Islamic law prevents muslims consuming certain foods and requires food to be prepared in a certain way. Halal is simply an Arabic word meaning permitted or lawful. Applied to food, it is the dietary standard as prescribed in the qu’ran.
Halal certification is the process of inspection and certification that a food product meets sharia law. The manufacturer pays for the certification. Some are of the view that the money paid for certification might go to fund religious terrorist activities. This claims seems to be made without any actual evidence and seems unlikely where the manufacturer has a choice of certification companies - although not impossible.
Unlike some food certifications there are no particular health concerns addressed by Halal certification. And certification contributes nothing to food labeling.
Food manufacturers are obliged to be Halal certified to sell their products in certain markets. And this is my first objection. To discriminate against a company based on a religious criteria is undesirable and possibly illegal depending on the jurisdiction.
My second objection is that the certification places an unnecessary and unwanted cost on production. Some have likened it to a religious tax. At least one certification company openly admits funding mosques with the ‘halal’ tax.
My final objection is that the certification normalises religious nonsense. It is evidence of a creeping religiosity that is both threatening and relentless in it’s advance into western society.
What is your response to Halal certification?
And certification contributes nothing to food labeling.
Except for muslims... who want to be able to check packaging for halal certifications so they know whether or not something is halal.
Food manufacturers are obliged to be Halal certified to sell their products in certain markets
Any market with muslims in it, yes... because muslims actively seek out halal certifications and won't buy products without halal certification.
My second objection is that the certification places an unnecessary and unwanted cost on production.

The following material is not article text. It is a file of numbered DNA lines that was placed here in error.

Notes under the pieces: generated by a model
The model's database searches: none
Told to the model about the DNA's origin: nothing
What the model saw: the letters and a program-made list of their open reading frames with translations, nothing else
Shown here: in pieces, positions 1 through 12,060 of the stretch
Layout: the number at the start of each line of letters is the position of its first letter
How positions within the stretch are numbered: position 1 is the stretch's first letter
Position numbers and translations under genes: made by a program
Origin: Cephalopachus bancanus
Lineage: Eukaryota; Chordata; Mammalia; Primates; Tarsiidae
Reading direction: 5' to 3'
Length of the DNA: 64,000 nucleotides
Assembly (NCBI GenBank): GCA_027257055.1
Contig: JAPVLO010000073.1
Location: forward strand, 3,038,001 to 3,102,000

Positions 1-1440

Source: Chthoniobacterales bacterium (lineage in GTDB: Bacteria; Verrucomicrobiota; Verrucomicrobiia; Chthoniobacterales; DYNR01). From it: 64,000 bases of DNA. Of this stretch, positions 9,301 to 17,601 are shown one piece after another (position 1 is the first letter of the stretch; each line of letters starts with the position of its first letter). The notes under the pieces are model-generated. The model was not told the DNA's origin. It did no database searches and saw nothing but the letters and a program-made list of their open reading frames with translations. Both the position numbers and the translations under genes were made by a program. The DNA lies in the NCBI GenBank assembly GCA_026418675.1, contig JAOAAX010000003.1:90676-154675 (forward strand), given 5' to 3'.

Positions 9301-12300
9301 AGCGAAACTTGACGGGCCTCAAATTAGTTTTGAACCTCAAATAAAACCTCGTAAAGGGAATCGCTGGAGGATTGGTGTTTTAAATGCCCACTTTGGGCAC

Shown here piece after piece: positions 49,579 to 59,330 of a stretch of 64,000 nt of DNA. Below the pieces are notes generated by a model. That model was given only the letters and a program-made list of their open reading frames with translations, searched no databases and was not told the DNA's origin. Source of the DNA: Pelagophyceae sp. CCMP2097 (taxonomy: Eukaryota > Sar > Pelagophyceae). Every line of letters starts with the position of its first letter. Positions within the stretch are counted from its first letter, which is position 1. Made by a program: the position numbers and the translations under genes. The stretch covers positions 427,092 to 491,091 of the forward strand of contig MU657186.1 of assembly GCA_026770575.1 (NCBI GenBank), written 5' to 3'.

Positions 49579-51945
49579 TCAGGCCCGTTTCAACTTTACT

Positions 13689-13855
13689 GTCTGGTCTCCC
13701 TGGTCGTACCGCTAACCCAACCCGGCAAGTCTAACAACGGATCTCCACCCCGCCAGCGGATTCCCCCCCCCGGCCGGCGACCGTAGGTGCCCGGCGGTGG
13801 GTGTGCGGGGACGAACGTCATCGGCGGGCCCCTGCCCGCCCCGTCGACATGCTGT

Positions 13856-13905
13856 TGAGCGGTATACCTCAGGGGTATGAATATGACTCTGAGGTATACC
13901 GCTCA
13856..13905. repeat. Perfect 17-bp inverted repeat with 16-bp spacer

So, buy the uncertified, cheaper, alternative.
My final objection is that the certification normalises religious nonsense.
I certainly agree! However the issue is with the people who buy into the religious nonsense, not the companies purchasing halal certification (it's just a business decision to increase market penetration).
The two things that bug me about Halal food relate to animal abuse and to unknowlingly buying Halal meat.
Animals must be killed by a quick and penetrating cut of the throat. In some countries they are obliged to stun the animal (in which case this point is mostly moot) though not in all countries and even in the European Union animals are given a gruesome death in order to make Halal meat. Non-stunned animal butchering has been made illegal in most of Northern Europe. That doesn't mean that non-Halal meat by non-muslim butchers don't treat their animals badly (Eastern European countries have very laxed laws on horrid animal conditions). However most EU countries mark their meat on a grade scale where A and even B meat meets "best practices" which prohibit animal abuse. In a case of terrible policy, some countries are weary of passing laws which force the production of halall meat to "stun the animal" as Christian and Jewish communities have their own special privelages in avoiding an otherwise universal law. Cracking down on non-stunned animals can be taken as an attack against the practices of a marginalised minority and possibly as playing favouritism with the other communities. Meanwhile animals suffer needlessly.